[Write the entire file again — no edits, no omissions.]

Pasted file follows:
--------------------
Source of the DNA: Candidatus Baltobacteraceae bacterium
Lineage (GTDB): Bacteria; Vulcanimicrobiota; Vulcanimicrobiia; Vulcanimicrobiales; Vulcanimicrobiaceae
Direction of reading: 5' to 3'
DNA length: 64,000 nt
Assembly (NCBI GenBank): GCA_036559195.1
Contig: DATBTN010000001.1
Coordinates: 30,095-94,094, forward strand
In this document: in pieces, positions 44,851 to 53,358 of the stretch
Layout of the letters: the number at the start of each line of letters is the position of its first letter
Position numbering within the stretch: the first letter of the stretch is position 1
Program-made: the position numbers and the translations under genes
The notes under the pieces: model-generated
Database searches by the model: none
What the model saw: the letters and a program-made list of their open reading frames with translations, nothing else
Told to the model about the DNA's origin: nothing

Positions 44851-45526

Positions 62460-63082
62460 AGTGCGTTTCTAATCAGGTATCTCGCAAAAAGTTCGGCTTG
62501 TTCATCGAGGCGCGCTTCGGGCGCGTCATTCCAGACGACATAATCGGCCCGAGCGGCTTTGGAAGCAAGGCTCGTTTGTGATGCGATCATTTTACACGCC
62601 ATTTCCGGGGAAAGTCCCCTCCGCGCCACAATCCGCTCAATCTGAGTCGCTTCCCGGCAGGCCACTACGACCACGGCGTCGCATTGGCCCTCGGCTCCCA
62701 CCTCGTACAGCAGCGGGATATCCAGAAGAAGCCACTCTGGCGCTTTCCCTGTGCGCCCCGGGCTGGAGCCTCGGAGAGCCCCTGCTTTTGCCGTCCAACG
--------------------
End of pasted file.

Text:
Source of the DNA: Candidatus Baltobacteraceae bacterium
Lineage (GTDB): Bacteria; Vulcanimicrobiota; Vulcanimicrobiia; Vulcanimicrobiales; Vulcanimicrobiaceae
Direction of reading: 5' to 3'
DNA length: 64,000 nt
Assembly (NCBI GenBank): GCA_036559195.1
Contig: DATBTN010000001.1
Coordinates: 30,095-94,094, forward strand
In this document: in pieces, positions 44,851 to 53,358 of the stretch
Layout of the letters: the number at the start of each line of letters is the position of its first letter
Position numbering within the stretch: the first letter of the stretch is position 1
Program-made: the position numbers and the translations under genes
The notes under the pieces: model-generated
Database searches by the model: none
What the model saw: the letters and a program-made list of their open reading frames with translations, nothing else
Told to the model about the DNA's origin: nothing

Positions 44851-45526

Positions 62460-63082
62460 AGTGCGTTTCTAATCAGGTATCTCGCAAAAAGTTCGGCTTG
62501 TTCATCGAGGCGCGCTTCGGGCGCGTCATTCCAGACGACATAATCGGCCCGAGCGGCTTTGGAAGCAAGGCTCGTTTGTGATGCGATCATTTTACACGCC
62601 ATTTCCGGGGAAAGTCCCCTCCGCGCCACAATCCGCTCAATCTGAGTCGCTTCCCGGCAGGCCACTACGACCACGGCGTCGCATTGGCCCTCGGCTCCCA
62701 CCTCGTACAGCAGCGGGATATCCAGAAGAAGCCACTCTGGCGCTTTCCCTGTGCGCCCCGGGCTGGAGCCTCGGAGAGCCCCTGCTTTTGCCGTCCAACG